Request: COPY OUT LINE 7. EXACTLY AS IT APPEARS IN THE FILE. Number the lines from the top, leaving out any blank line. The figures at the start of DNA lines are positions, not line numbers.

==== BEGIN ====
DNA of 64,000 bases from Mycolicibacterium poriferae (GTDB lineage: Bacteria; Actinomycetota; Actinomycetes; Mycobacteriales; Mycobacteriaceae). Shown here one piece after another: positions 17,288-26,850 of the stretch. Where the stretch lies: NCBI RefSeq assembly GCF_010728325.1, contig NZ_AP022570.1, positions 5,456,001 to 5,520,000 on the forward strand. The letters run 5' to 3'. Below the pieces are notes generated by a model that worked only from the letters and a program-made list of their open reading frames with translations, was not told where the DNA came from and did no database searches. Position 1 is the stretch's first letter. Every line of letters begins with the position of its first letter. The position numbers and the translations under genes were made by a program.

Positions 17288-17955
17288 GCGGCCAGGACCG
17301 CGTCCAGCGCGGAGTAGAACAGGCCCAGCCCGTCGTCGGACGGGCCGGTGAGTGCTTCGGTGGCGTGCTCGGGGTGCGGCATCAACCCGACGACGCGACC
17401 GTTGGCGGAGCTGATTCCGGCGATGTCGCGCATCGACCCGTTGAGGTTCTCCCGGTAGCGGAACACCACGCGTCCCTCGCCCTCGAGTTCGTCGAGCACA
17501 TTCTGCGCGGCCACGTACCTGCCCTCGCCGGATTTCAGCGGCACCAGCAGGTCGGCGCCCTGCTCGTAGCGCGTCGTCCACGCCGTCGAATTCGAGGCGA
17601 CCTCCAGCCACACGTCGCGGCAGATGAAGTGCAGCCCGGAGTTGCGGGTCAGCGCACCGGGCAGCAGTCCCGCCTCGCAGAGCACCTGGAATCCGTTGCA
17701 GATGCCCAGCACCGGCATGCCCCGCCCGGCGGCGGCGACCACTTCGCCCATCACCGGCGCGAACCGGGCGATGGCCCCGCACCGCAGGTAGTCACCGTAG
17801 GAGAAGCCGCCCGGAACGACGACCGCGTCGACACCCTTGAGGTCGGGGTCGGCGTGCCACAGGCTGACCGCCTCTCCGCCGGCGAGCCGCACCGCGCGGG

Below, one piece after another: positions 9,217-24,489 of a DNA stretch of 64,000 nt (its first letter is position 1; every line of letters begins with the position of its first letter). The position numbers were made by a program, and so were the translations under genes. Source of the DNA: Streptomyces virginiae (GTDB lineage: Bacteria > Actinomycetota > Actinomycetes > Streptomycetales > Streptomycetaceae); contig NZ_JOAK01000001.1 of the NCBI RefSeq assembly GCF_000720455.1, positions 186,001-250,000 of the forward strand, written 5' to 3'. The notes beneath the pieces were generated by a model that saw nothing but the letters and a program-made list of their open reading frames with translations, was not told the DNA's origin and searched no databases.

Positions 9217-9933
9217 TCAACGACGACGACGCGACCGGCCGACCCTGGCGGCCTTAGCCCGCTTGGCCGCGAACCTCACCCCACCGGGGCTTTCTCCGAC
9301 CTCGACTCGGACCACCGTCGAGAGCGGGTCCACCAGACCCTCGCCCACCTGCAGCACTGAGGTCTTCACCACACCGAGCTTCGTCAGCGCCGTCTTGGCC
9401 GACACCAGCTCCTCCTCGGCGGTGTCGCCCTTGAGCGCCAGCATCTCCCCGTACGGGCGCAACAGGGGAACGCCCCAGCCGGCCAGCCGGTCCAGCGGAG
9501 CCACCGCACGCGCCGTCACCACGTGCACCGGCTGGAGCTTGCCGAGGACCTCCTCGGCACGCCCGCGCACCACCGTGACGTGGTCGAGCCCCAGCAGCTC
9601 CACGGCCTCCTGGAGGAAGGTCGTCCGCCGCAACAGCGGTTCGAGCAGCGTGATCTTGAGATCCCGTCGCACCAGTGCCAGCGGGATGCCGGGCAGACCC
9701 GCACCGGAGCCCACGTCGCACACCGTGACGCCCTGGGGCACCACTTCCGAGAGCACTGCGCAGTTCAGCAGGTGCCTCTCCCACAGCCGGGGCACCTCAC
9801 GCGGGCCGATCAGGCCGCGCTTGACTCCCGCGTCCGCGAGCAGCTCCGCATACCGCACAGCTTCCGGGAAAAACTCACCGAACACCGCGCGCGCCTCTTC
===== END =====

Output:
17601 CCTCCAGCCACACGTCGCGGCAGATGAAGTGCAGCCCGGAGTTGCGGGTCAGCGCACCGGGCAGCAGTCCCGCCTCGCAGAGCACCTGGAATCCGTTGCA